What I’m about to write about may not be a revelation to every single person who reads it, but I wanted to share some thoughts on a concept that wasn’t eye-opening personally either, until it was explicitly pointed out to me. This post will be me doing that “explicit pointing out” for anybody who might be reading, because it is an incredibly important idea to understand in the bigger picture of equity, kindness, and empathy.
- I didn’t mean to.
- It was an accident.
- That’s not what I meant.
- You misunderstood me.
- It was a joke.
- That wasn’t on purpose.
These are some of the things I’ve heard people say after somebody took something they said or did the “wrong way.” Whatever the situation, they hadn’t done it on purpose, therefore, they had done nothing wrong.
…And, if they had done something wrong, they should be forgiven immediately.
….And, if they aren’t forgiven immediately, it is the fault or problem of the person who is upset, not their own.
Problem solved. At that point, the person can “wash their hands” of it all and move on.
It’s not a weird thing, honestly. This thought-process makes sense in many situations. If someone MEANT to hurt someone, they should be condemned, punished, what-have-you….and if they didn’t, they should be “forgiven.” Right? On paper it doesn’t seem that big of a leap. I used to think that too, actually. Erring on the side of forgiveness is generally a “nice” thing to do, so why wouldn’t I?
The problem with erring in that direction is that it absolves people from taking responsibility for the IMPACT that their words or actions resulted in. It doesn’t recognize reality or consequence, it recognizes perspective. And only the perspective of the perpetrator.
Yes, I realize “perpetrator” is a pretty strong word. But it fits. Look. (Thanks google).
Notice that in no part of this definition does it mention intent. You don’t need intent to incur consequence.
I’ll share with you the example that was shared with me to illustrate this. (From the Beyond Diversity workshop hosted by WMEP in Minneapolis).
Imagine— two people talking. One of them “talks” a lot with their hands. (We all know a few people who are definitely like this). The speaker’s hands fly around animatedly, clearly highlighting the intensity of the words they are sharing. Aaaand in the midst of their flight, they land squarely against the face of an innocent passerby, who just happened to be a little too close. The speaker, 100% accidentally, gave this person a black eye. Despite it being an accident… The person who was struck ends up hurting for days and, for the rest of the week, they have to explain that NO they did NOT, in fact, get into some crazy bar fight.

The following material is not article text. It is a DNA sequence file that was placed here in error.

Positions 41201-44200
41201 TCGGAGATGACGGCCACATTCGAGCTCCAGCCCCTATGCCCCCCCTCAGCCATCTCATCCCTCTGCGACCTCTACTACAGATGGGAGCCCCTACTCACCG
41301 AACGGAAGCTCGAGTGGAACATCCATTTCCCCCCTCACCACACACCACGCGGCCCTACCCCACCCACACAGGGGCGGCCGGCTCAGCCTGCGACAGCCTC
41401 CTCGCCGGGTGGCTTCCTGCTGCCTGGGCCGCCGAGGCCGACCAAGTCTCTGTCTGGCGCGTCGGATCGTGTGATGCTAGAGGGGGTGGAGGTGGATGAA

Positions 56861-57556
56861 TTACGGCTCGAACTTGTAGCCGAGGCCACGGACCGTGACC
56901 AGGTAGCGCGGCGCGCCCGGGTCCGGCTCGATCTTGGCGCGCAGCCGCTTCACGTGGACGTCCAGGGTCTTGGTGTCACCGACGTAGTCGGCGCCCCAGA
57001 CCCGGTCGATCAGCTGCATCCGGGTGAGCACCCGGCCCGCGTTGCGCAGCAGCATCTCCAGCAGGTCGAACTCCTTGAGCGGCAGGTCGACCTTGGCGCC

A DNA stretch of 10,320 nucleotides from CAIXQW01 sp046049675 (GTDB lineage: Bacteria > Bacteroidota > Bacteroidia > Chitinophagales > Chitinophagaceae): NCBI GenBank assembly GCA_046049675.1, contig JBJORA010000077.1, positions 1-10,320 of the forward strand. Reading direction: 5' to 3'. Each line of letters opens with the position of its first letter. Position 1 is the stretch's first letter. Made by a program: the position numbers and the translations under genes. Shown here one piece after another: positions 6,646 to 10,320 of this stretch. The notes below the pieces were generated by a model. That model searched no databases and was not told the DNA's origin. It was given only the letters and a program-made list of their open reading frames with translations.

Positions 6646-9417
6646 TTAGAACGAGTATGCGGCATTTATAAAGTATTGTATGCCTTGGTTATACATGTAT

Let’s go down the rabbit hole further. What if this person had a job interview this week? What if they had been abused in the past, so in addition to the physical wound, they end up reliving a psychological one? What if this black eye makes their partner feel they are lying to them about something, so it causes a huge fight?
One accident could cost a lot, couldn’t it? Even if it wasn’t on purpose.
And here’s where it ties into social justice, racism, homophobia, and all the rest of it.
I have seen lots of people getting frustrated lately when they say something that was ignorant and then get called out on it. Most of the time if somebody says something outright hateful, they knew what they were doing and if they get called out on it, it doesn’t really matter to them, because they did it on purpose. So the real crux of this conversation has to do with ignorance, because of its generally unintentional nature.
Ignorance and stupidity are not the same thing in my mind. The way I think of it is that ‘ignorance’ can be cured with new information. ‘Stupidity’ is more of a state….not likely to change.
BUT. Even though that’s how I think of it, personally, I’ve noticed that a lot of people who get “called out” for saying or doing something ignorant act as though they feel like they’ve been called stupid. It embarrasses them and their embarrassment usually goes one of two directions.